Microencapsulation of cells is a promising approach to prevention of rejection in the absence of immunosuppression. Clinical application, however, is hampered by insufficient insight into the factors that influence the biocompatibility of the capsules. Capsules prepared of alginates with a high guluronic (G) acid content proved to be more adequate for clinical application since they are more stable, but, unfortunately, they are less biocompatible than capsules prepared of intermediate-G alginate. In order to get some insight into the physicochemical factors that influence the biocompatibility of capsules for the encapsulation of living cells, the chemical compositions of alginate-Ca beads and alginate-PLL capsules were studied by Fourier transform infrared spectroscopy. We found that during the transition of the alginate-Ca beads to alginate-PLL capsules, Ca connecting the alginate molecules, disappeared at the surface of both high-G and intermediate-G alginate-PLL capsules. At the same time, it turned out that high-G alginate-PLL capsules contained more hydrogen bonding than did intermediate-G alginate capsules. Thus the well-known higher stability of high-G alginate-PLL compared to intermediate-G alginate-PLL capsules is not caused by a higher degree of binding to Ca of the alginate molecules but rather by the presence of more hydrogen bonds. Another observation was that after the transition from bead to capsule, high-G alginate-PLL capsules contained 20% more PLL than the intermediate-G alginate-PLL capsules. Finally, we show that in both high-G and intermediate-G alginate-PLL capsules, the PLL exists in the a-helix, in the antiparallel beta-sheet, and in the random coil conformation. This study shows that FT-IR allows for successful analyses of the chemical factors essential for understanding differences in the biocompatibility of alginate-PLL capsules. (C) 2003 Wiley Periodicals, Inc.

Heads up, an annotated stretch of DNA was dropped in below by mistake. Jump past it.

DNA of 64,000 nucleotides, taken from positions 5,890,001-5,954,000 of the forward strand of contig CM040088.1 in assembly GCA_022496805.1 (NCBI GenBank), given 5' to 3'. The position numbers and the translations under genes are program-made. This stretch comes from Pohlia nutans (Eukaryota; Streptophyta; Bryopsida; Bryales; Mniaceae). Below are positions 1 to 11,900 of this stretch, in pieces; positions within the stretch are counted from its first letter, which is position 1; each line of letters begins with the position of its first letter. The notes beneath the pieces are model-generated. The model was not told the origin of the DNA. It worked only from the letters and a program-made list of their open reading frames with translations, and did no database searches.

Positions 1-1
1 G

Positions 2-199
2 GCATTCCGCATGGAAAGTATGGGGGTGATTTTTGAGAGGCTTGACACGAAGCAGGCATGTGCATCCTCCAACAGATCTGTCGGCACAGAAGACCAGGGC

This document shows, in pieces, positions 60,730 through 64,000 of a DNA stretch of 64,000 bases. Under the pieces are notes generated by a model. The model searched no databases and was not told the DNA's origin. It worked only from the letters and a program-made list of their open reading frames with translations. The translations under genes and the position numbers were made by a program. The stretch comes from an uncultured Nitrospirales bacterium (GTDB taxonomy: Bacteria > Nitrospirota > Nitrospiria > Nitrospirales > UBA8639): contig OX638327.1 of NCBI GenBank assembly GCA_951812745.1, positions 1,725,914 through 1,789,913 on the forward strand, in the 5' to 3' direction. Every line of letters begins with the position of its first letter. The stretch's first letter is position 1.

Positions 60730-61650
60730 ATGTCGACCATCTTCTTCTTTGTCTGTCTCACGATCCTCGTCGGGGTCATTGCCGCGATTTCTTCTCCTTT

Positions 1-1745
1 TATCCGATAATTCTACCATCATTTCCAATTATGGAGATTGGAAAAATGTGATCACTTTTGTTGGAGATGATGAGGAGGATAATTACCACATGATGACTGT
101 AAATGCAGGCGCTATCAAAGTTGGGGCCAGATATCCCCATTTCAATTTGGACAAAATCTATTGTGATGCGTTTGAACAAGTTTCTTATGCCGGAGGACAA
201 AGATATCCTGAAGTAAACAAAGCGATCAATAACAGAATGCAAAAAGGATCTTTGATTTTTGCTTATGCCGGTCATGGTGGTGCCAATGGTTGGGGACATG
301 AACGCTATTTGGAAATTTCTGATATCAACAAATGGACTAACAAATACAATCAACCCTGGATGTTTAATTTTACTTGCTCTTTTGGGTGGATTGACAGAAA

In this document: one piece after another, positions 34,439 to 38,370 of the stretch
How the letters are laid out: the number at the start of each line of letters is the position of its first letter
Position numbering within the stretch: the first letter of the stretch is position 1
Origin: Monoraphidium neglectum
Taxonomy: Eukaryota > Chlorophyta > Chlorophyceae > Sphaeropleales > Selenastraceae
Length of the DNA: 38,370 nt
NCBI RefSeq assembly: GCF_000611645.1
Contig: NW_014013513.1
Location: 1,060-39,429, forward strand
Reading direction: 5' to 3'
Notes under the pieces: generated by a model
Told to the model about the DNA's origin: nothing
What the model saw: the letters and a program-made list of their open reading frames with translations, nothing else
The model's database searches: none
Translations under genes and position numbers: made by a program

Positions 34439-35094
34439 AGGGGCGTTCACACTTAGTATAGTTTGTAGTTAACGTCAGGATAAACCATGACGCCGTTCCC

- IMMUNOISOLATED TRANSPLANTATION
- POLYCATION MICROCAPSULES
- POLYLYSINE MICROCAPSULES